Fix It In The Mix

I was busy in the studio for most of the week-end. Saturday’s tracking was an interesting experience.

As I mentioned in an earlier post, I wasn’t sure what to expect from the session on Saturday. I was tracking two electric guitars. The players had little in the way of recording experience.

One player did a fantastic job and the other struggled. And, trying to track both at the same time was very ineffective. No surprise there. Unless you work with first call session players, you have a random chance of being productive in a studio session when doubling up on overdubs. The producer was wanting to get as much done in the time available. It did not happen. We went behind schedule.

For example, we spent almost an hour tracking 20 bars of one single arpeggiated guitar track. Very frustrating. And, I don’t think that guitar track will make it. There were timing issues and issues with tone.

So, overall, a negative impact on our productivity for the day. Between 9:00am and 3:00pm, we had only worked through two songs. The second player was simply not ready to record.

A remarkable contrast all the same. One player was highly talented, prepared and had obviously worked on getting the best sound out of his instrument. The second player was an intermediate talent. He was not prepared and his instrument and amplifier setup delivered poor tone. In my view, part of the issue was also in his hands. He did not seem capable of making the instrument sing.

I bet you can guess which takes sounded better. Capturing a great sound always starts with the player.

I did the best I could with the tracks from the second player and I prepared a dub yesterday. It will be a tough call for this group. I have seen this happen many, many times over. A player might seem okay in a live setting. A recording session quickly uncovers a lot of fundamental issues around tone and technique. And, quite frankly, tone and technique are vital to the overall calibre of musicianship.

I have been asked about how I compensate for sloppy technique when recording guitar. And, for a commercial quality release, the answer is obvious: I don’t. The appropriate counsel is to find someone who can play the part. I have threaded the needle with developing players before and I wind up taking several hours to hobble something together that a good player could lay down in a few minutes. The hobbled part never really sounds good. True, you can process the heck out of a track and try to bury it in the mix. But, like any well crafted work of art, quality is found in the details.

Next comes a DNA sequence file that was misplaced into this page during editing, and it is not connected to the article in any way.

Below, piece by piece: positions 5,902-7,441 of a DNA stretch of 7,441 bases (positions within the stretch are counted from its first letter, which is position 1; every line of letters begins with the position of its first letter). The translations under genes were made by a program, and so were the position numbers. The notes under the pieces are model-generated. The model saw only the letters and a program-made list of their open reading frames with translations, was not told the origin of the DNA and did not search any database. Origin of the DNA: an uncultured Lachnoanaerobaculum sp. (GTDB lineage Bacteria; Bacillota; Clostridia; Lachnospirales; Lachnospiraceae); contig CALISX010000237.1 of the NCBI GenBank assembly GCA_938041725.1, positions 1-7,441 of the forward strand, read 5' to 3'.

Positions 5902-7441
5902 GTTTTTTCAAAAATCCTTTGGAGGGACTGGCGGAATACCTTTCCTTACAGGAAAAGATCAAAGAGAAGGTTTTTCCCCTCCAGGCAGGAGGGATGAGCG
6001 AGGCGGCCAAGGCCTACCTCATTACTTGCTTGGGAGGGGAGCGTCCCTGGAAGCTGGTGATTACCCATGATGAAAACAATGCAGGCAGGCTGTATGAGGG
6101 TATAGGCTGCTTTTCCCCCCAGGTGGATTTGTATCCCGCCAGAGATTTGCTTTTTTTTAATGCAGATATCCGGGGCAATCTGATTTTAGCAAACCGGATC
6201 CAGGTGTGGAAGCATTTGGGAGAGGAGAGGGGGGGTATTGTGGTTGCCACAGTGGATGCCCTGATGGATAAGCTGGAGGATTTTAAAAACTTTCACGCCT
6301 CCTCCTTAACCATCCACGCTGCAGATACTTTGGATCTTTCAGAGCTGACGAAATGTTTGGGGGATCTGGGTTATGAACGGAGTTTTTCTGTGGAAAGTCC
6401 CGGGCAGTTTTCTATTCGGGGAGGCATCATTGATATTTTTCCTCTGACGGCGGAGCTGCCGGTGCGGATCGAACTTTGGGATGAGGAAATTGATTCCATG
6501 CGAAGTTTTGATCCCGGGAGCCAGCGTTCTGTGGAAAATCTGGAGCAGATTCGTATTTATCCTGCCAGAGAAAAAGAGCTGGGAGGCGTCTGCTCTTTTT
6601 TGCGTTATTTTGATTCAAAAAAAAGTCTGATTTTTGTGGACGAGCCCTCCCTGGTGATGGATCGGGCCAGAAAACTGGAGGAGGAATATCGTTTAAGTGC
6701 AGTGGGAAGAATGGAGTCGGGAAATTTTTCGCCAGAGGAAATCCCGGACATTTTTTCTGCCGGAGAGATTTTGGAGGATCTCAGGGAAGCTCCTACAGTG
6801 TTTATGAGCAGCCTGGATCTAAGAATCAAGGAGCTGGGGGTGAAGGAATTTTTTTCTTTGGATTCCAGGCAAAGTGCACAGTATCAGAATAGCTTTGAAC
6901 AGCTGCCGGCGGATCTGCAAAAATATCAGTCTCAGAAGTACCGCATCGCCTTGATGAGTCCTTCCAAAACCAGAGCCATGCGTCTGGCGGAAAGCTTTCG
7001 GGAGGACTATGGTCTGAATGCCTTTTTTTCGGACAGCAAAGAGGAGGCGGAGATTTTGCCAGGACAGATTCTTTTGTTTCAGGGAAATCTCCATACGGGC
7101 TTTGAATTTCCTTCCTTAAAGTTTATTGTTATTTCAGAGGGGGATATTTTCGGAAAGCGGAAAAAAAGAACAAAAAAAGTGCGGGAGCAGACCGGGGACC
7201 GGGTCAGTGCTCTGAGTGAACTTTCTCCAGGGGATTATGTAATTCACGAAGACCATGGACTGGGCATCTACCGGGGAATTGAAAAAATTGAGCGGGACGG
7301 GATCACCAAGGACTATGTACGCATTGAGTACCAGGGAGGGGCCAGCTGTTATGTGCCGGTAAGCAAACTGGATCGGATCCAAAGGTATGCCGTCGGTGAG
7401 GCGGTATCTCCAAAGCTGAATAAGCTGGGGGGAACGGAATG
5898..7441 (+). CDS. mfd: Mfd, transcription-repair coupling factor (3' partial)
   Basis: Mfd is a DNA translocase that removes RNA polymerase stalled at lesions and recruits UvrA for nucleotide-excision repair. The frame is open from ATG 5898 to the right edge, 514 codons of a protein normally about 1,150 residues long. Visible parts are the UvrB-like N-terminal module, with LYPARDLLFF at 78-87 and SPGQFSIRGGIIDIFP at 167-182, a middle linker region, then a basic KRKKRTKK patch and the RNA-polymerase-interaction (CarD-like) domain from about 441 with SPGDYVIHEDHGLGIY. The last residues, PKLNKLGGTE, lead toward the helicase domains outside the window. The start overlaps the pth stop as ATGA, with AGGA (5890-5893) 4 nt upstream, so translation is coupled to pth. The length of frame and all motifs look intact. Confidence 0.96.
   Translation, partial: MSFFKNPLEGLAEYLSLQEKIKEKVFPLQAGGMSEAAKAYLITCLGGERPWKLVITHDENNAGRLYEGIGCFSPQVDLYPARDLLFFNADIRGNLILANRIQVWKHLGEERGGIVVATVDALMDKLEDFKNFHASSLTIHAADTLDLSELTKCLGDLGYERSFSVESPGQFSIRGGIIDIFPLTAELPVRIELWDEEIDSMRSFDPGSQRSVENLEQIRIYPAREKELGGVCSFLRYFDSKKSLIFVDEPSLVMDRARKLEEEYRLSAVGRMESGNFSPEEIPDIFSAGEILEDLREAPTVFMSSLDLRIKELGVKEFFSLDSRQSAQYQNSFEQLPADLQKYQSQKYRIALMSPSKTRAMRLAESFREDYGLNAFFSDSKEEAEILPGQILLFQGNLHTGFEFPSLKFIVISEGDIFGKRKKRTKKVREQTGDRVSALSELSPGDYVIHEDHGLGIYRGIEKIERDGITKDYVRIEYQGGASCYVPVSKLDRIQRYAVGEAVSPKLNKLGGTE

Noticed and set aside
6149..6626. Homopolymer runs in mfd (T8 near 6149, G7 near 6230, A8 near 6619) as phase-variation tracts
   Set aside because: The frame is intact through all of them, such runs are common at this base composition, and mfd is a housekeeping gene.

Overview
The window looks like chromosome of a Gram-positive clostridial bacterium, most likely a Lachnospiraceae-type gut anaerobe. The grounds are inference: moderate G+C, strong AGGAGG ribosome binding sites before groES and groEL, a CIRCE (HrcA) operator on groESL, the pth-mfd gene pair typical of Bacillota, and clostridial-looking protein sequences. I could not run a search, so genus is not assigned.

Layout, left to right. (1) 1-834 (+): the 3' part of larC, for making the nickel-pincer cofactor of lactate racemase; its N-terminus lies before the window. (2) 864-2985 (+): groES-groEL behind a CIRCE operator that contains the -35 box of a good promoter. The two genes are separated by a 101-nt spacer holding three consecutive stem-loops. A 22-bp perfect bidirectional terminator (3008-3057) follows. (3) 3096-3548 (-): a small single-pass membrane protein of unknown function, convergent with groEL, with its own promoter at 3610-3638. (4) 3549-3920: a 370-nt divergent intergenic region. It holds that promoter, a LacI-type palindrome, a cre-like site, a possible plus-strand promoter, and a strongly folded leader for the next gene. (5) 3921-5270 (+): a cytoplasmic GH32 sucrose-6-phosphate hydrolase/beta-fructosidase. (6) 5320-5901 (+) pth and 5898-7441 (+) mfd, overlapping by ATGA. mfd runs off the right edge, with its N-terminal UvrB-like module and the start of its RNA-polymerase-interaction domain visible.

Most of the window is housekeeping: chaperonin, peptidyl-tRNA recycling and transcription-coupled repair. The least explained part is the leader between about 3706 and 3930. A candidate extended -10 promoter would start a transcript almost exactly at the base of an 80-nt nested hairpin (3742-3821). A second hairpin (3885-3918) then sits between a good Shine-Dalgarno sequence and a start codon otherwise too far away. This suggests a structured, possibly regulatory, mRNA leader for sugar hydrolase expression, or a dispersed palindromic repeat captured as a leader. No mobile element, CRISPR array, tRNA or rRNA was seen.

5 replies
  1. Rob
    Rob says:

    Richard, as I previously suspected and commented in your lead artilce about this subject….

    “…Most of them (the components of a successful recording session) are contollable – amp choice, string quality and condition, the condition of electronics however the gremlin that continues to surface is that of ”™sloppy technique’…”

    Despite your detail planning, set up – to produce commercial quality output you need commercial quality input!

    Great overview of the session – and sage advice to those planning to record others – ensure they confront the controllable and hope they have the ability. Rob

  2. richard cleaver
    richard cleaver says:

    Hey Rob,

    I remember a session that I played at when I was relatively young (about 20 years old). The part was literally a 2-bar riff that needed to be played in unison with a flute. And, for whatever reason, it took over 8 hours before the producer would sign off on the take. Sometimes, it is not just the player and the gear.

    In this case, though, performance did rely heavily on ability. A learning experience for the player.

    I am really excited with the project overall. Great songs, and I expect a great result at the end of it all.

  3. richard cleaver
    richard cleaver says:

    Tommy Tedesco. There is a name I haven’t seen in a while. I used to read his columns all the time in Guitar Player magazine.

    I did a lot of session work in my twenties. And, I quickly learned that to be called back meant that I had to be good and fast. All the time.

    Good sight reading, wide range of playing styles, a lot of variety in sound and the ability to nail a track were all important factors back then and hold just as true today.

    Tommy was one of the best.

  4. Rob
    Rob says:

    Tommy was also Larry Carlton’s teacher and mentor – his prodigy obviously does quite well himself as both a solo artist and when called in for session work – last count was the thousands. I have a great Tommy Tedesco publication all about doing sessions and the importance of what you speak – being reliable, versatile and possessing great chops, addressing all musical styles. The gear Tommy took to sessions was unbelievable – imagine nowadays always taking a bouzouki, just in case! That’s Tommy!


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